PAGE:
Packard Request

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Growing up on a diet of Formula 1, Road & Track, and family outings to Mosport for sports car racing, American cars—and especially American classics—weren't exactly my thing.

Have you heard the newly-minted word sonder? Loosely, it's the realization that each random passerby is living a life as vivid and complex as your own. I had the same realization a few years ago about older American cars: They are just as valid, advanced, and steeped in history as the very best from Europe.

That sounds silly, right? But spend hours watching Honda dominate F1, Porsche dominate sports car racing, and Lancia dominate rally, and you understand my point. Packard? What's a Packard?

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Just a few days ago I featured another Dick Teague design, the AMC Amitron. A reader wrote in to mention that Teague's firm would design just about anything—including the interiors for Boeing jetliners. But in 1955, early in his career, he was chief stylist of the rapidly-sinking Packard.

In its prime, Packard (for those of you under the age of 60) was sort of a modern Citroën, Lexus, and Rolls-Royce combined. They were innovative, they were customer-focused, and they were the chosen car for wealthy clients around the globe. Even the Japanese Emperor Hirohito had a Packard.

By 1955, however, Packard was falling fast and would be dead just four years later. Concept cars were seen as a way to stay relevant during the Jet Age of American motoring, but the company just couldn't keep up: essentially every Packard concept was built on an existing production model. 

For the 1955 show car circuit, Ford had the Futura, a concept that became the Batmobile. General Motors had their gas turbine-powered Firebird concept. And Ford introduced a styling concept called the Nucleon…a car to be powered by a small nuclear reactor.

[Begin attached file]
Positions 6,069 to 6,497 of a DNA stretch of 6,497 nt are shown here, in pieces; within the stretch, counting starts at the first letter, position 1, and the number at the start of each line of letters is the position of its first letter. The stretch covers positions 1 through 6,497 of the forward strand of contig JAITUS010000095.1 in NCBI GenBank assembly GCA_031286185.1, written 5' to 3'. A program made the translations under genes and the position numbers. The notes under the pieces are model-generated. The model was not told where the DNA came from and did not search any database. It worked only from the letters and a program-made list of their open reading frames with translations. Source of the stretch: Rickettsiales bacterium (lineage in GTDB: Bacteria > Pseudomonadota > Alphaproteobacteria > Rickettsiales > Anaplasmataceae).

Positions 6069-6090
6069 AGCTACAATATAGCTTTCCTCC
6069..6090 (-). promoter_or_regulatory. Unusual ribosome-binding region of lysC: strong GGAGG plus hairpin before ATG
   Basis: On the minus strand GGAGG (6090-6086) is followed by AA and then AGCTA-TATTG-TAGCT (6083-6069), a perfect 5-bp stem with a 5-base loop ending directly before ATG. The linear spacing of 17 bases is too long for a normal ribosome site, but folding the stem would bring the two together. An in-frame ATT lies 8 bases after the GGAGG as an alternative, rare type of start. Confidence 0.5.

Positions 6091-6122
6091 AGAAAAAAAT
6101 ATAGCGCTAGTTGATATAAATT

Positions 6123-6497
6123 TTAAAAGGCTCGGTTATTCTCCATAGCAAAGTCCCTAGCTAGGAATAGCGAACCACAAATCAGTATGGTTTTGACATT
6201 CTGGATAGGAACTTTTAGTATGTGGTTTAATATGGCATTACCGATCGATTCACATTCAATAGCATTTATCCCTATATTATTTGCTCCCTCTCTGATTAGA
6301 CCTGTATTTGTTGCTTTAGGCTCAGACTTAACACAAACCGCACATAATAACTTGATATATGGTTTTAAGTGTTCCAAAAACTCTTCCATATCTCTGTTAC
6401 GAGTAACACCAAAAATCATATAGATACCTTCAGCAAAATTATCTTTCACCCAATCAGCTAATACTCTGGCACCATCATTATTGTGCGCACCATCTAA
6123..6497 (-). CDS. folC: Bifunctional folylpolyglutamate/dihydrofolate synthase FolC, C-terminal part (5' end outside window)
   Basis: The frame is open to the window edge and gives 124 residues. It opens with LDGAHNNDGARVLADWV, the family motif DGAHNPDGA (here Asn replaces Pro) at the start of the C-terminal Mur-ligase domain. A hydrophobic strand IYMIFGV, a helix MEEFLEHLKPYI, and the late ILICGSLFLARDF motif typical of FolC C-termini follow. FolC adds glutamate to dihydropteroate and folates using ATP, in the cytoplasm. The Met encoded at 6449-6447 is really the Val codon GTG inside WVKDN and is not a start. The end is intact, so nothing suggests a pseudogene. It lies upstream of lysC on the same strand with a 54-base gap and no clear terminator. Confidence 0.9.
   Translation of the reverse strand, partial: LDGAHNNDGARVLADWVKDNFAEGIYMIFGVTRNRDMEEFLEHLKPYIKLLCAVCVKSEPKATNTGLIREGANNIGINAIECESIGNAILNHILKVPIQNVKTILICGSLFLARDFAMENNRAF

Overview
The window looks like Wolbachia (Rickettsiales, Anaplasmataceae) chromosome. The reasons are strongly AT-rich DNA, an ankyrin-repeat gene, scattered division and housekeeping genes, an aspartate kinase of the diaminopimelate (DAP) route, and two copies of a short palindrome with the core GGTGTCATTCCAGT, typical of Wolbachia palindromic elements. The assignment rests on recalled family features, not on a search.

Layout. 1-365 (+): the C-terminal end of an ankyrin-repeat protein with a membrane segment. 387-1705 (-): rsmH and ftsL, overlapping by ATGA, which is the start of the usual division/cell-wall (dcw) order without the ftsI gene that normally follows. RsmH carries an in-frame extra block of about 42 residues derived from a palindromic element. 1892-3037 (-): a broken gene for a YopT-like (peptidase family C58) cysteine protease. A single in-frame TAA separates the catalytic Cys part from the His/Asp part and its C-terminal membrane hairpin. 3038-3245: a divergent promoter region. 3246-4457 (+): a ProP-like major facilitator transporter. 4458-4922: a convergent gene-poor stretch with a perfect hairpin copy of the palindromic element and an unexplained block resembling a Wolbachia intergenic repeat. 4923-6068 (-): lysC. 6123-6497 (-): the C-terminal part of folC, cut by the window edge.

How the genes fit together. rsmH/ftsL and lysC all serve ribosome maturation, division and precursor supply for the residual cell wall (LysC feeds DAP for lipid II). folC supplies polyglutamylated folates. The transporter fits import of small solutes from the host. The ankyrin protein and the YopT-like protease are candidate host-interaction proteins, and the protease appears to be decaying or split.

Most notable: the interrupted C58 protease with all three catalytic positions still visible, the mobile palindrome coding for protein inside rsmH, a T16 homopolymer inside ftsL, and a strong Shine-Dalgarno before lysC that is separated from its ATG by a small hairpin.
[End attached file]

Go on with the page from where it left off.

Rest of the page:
Packard, though, responded by reading their fan mail. You could say that Teague crowdsourced the 1955 Request concept.

Countless customers and fans wrote in to say that they missed the classic Packard grille. You know, the one put on its cars from before the First World War.

So Packard took a standard 1955 Four Hundred hardtop and grafted on an old-school nose. The whole job took 90 days. But don't let the photos fool you: to add a fat, tall, thick, radiator-aping chrome nose to a car adds weight. 181 kg (400 lbs), to be exact.

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Some say it ruined the car's handling (imagine both Channing Tatum and Jonah Hill sitting on your bumper) but the company had a little-appreciated innovation under the skin: Packard Torsion-Level Suspension.

Very similar to the Citroën 2CV's suspension (but significantly more heavy-duty), the front and rear of the car were linked by torsion bars. Doing this allows the force of a bump to be transferred fore or aft, not vertically into the chassis.

It was electro-mechanical and helped keep the car level. And, importantly, available on the company's production cars. 1955 would be the last good year for the company.

They linked the rear wheels with the wheel in front, transmitting the force of a bump forward or backward. It's something that I'm surprised isn't replicated today, given the major advances in computer processing and electric motors. If a car buyer can get Facebook in 2014, why not Torsion-Level Suspension?

Of course, the company's last major innovation wasn't its final attempt at capturing the public's imagination. But that's a story for another day.

Sources / Recommended reading